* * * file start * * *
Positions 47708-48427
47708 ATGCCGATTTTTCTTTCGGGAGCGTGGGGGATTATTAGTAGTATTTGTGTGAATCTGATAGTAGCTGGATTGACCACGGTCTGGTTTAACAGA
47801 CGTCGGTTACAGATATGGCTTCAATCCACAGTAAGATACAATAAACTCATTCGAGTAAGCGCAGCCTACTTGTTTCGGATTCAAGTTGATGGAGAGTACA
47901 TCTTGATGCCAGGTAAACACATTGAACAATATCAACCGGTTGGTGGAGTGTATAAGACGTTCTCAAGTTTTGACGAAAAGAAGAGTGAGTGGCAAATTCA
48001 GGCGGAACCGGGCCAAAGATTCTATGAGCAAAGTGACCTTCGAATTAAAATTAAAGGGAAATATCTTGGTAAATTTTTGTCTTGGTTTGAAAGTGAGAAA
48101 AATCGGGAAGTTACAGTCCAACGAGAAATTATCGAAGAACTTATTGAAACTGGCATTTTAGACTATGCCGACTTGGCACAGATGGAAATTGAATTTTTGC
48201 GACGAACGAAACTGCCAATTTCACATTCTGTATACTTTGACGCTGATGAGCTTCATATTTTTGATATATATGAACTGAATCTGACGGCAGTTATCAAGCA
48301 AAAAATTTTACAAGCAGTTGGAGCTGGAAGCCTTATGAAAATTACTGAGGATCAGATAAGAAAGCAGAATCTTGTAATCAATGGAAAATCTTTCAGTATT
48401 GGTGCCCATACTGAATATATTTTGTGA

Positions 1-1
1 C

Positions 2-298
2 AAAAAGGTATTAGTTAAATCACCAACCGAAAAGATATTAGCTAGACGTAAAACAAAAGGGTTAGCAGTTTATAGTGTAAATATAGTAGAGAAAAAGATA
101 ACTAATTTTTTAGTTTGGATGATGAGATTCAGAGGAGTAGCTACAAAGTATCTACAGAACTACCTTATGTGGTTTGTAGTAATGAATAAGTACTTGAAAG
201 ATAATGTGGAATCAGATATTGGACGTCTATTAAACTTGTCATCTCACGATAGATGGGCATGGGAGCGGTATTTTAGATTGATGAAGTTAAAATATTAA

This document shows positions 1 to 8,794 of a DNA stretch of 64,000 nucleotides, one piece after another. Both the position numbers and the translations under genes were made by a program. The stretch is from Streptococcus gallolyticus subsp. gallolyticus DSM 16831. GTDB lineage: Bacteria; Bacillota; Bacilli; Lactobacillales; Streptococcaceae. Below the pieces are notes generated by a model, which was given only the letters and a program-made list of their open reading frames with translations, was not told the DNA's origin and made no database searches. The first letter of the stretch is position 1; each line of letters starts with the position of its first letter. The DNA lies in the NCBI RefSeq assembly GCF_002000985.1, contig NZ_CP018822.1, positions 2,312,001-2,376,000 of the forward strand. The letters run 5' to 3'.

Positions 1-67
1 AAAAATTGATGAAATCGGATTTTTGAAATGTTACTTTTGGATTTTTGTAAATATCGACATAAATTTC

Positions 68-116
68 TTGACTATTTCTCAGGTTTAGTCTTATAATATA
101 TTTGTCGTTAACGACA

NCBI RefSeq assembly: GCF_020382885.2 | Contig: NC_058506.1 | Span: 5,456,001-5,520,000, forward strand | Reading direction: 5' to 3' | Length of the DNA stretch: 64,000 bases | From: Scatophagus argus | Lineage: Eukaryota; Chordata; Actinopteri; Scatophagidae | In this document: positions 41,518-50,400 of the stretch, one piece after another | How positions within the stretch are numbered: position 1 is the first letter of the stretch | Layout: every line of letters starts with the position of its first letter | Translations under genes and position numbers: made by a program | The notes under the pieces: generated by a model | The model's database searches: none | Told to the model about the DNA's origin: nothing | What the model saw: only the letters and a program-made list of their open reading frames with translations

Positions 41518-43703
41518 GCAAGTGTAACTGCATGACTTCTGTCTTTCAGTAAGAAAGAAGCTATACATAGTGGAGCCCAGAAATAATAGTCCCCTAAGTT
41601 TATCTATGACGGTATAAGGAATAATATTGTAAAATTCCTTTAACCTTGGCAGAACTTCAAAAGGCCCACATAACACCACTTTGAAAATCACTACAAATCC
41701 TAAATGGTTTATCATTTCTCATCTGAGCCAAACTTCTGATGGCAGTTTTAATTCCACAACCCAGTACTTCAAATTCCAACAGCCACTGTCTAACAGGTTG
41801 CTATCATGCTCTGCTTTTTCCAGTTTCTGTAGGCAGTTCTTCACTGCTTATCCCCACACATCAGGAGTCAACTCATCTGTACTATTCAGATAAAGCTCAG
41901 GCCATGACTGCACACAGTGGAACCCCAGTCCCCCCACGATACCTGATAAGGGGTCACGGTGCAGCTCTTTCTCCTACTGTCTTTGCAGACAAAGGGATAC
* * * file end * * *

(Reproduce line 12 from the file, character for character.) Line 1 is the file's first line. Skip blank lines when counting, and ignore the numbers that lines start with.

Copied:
Positions 2-298